National Novel Writing Month, aka NaNoWriMo, happens every November. The challenge is to start a novel on November 1 and write 50,000 words by November 30. There’s a website with a supportive community, forums, locally hosted write-in events, and swag to buy. If you hit the target, you’re considered a winner and for that you get bragging rights.
Ever since I heard about NaNoWriMo, I’ve made annual excuses as to why I couldn’t possibly participate. This year was shaping up to be no different.
Excuse #1: I need to finish editing that book I already wrote.
Excuse #2: I need to spend my free time preparing for the pending move.
Excuse #3: I…need to…um…
But the fact is, I haven’t touched my old book in months, and there’s not much more I can do to prepare for the move short of packing all the things, but since the move is still a few months away there’s only so much packing I can do. And honestly, I could use the distraction.
So I grabbed my trusty notebook full of book ideas and picked my favorite.
Any time I have an epiphany or an idea for a story, I jot it down in this notebook. I love this little book even though it’s pretty darn impractical. It has stone paper, which means it’s made of limestone and resin. It feels incredible and is virtually impossible to tear. But it’s also nearly impossible to write on. Fountain pen ink puddles on the surface. It will dry eventually, but the one and only time I used my fountain pen in this book I had to leave it open overnight to dry. Ballpoint pens don’t like to work on it either, and they etch the letters into the paper in addition to ink. Fortunately I also love felt tip pens, and they work on this paper no problem.
Idea chosen, I started to prepare. That meant picking out a blank notebook (my favorite part).
This is one of those Denik notebooks. They have a lot of fun covers and a portion of the profits goes to schools. Unfortunately the binding is pretty awful. It won’t lay flat, and it will barely stay open. I have to use an alligator clip to keep it open to the page I want.
Anyway, I rewrote my initial idea on the front page. Then I made a list of characters and named them. My book takes place on a cruise ship, a submarine, and an island, so I gave each location a page and did some research on each so I would have some idea of what I’m talking about. And then I came up with a rough outline for the story.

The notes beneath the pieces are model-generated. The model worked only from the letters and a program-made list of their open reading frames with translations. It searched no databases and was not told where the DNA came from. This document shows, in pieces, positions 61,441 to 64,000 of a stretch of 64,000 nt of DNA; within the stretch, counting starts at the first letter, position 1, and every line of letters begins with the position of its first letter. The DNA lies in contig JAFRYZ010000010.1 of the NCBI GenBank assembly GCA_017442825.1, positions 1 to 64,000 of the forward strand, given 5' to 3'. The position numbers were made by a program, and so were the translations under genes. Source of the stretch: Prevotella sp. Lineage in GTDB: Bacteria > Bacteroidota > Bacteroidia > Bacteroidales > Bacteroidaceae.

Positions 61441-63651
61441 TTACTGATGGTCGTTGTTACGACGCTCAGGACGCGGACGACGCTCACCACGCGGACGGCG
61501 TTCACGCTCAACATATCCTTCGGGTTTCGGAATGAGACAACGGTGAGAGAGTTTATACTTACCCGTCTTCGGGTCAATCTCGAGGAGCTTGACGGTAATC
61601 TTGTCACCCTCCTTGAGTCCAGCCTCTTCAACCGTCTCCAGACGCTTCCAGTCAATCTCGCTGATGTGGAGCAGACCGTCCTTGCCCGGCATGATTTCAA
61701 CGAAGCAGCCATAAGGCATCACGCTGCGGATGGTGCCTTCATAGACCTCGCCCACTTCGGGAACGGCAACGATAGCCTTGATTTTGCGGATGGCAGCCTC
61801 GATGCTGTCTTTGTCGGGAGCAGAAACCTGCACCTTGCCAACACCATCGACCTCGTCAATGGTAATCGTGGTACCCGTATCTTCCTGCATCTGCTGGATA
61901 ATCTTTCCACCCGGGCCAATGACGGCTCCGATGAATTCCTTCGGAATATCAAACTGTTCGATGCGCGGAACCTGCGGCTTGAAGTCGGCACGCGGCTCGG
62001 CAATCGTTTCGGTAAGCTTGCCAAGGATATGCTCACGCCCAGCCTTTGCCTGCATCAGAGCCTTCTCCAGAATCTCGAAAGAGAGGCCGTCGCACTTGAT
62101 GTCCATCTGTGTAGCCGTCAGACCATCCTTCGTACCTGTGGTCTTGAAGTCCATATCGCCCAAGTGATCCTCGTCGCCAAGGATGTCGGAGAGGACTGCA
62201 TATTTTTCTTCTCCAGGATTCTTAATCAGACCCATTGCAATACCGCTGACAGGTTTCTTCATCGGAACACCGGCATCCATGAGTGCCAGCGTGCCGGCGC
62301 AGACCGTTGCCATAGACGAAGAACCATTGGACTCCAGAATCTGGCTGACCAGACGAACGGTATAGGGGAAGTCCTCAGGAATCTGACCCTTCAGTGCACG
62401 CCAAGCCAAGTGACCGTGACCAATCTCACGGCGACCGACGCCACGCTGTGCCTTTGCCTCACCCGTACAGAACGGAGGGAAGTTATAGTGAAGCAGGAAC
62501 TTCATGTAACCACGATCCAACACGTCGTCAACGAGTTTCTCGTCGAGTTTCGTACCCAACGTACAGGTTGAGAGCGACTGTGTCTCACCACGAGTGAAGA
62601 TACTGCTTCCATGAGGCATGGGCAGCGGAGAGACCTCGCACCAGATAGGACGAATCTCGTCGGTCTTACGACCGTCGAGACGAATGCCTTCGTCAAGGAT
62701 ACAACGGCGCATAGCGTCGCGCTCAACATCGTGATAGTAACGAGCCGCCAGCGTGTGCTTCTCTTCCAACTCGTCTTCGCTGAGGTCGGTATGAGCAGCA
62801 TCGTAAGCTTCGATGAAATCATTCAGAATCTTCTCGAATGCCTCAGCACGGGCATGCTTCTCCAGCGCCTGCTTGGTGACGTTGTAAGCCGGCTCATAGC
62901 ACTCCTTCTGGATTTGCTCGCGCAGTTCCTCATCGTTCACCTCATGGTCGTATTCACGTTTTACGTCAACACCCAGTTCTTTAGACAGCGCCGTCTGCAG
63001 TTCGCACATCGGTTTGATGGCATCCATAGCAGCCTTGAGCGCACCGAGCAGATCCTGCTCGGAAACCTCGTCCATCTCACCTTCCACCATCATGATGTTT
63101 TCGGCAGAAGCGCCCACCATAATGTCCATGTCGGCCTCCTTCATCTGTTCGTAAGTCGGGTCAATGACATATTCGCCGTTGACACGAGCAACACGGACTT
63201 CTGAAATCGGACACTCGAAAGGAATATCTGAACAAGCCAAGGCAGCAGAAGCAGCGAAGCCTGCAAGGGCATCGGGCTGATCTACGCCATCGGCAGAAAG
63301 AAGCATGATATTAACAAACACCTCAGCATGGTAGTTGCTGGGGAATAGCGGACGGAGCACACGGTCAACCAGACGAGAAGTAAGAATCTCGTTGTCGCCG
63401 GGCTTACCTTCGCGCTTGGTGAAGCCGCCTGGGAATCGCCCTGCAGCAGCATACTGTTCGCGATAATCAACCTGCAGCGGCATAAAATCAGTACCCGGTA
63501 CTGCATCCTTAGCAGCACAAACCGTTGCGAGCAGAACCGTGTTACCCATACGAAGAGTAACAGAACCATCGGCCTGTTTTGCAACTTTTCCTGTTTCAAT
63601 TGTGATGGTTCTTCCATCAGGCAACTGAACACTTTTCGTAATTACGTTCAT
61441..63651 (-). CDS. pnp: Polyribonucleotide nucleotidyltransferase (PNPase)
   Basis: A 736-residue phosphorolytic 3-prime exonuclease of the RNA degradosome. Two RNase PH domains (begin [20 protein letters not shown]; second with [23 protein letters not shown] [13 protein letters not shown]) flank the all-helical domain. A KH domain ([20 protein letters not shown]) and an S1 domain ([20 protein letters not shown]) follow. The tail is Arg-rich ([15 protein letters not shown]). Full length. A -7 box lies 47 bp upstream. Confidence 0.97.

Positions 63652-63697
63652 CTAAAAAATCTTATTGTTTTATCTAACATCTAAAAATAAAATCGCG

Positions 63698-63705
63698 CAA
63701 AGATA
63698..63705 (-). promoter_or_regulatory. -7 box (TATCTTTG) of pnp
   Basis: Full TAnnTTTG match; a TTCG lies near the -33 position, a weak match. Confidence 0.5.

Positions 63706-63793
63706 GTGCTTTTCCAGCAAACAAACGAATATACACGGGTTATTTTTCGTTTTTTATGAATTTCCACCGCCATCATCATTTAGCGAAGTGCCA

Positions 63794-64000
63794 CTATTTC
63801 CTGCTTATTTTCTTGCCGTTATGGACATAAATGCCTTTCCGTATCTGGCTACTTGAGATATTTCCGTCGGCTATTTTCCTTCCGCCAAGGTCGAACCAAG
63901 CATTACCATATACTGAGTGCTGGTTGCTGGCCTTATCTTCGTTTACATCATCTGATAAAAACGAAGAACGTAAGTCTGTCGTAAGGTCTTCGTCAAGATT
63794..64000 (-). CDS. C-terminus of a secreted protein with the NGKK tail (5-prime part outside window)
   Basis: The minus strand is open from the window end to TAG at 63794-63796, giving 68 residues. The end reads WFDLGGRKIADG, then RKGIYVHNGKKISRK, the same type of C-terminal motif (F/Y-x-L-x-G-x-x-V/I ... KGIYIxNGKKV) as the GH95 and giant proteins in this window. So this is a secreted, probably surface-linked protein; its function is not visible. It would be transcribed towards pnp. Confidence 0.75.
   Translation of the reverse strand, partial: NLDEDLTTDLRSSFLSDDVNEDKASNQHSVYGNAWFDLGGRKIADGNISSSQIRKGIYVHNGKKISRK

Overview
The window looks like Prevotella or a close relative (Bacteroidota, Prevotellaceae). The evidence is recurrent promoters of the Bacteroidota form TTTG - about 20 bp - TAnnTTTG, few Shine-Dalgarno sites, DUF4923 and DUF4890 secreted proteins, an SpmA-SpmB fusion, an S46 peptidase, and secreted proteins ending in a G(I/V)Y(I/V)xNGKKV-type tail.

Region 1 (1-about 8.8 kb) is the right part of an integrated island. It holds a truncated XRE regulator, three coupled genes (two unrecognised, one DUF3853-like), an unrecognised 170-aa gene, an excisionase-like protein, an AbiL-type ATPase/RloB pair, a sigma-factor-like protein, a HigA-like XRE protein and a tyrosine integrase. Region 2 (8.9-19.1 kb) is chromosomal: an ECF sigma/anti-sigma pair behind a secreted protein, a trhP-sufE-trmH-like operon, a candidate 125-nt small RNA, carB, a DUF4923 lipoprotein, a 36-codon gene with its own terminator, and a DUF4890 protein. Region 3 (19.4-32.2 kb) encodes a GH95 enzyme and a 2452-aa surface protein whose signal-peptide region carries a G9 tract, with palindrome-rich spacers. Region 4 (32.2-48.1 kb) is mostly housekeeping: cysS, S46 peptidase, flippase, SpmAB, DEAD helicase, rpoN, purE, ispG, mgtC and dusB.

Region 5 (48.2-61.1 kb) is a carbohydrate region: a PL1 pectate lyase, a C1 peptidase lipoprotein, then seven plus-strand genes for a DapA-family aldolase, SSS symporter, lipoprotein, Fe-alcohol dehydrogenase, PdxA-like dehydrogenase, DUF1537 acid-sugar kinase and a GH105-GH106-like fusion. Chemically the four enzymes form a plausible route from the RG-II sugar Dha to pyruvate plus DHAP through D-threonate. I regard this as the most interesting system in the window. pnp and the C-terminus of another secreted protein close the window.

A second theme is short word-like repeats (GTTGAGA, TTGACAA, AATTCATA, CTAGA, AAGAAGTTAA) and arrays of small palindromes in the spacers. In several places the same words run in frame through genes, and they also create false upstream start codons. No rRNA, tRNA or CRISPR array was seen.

I added a brainstorming page, for all those times when I get ideas for the story and need somewhere to jot them down. I have a page filled with questions that will need answered. And I’ve started some character sketches.
I numbered 30 pages with the intention of putting 1/30th of the outline on each page. I thought that way I would have a set number of scenes to write each day. But then I remembered that sometimes I get into a rhythm and will write for hours. If I got “ahead” on my outline, my procrastinating brain would take that as an excuse to take a few days off. Don’t want that! Instead I’ll use those pages to summarize each day what parts of the story I wrote. Then I can refer to it the next day rather than rereading what I wrote which would lead to compulsive editing.
I plugged this graph into my bullet journal so I can keep track of how I’m doing word-count wise. To hit 50,000 words, you should average 1,667 words per day. But I’m not going to cling too closely to that. If I hit 1,667 and still feel like writing, I’m going to keep writing. Fifty-thousand words doesn’t make for a very long book, and I want to actually finish the story by the end of the month. I want to prove to myself that I can write a book quickly.
My last book (which I’ll talk about in a different post) took me three years to write just the rough draft. I’ve now been in editing mode for more than a year. That’s pretty discouraging. If I can crank out this rough draft in thirty days, I might start to feel like a writer again.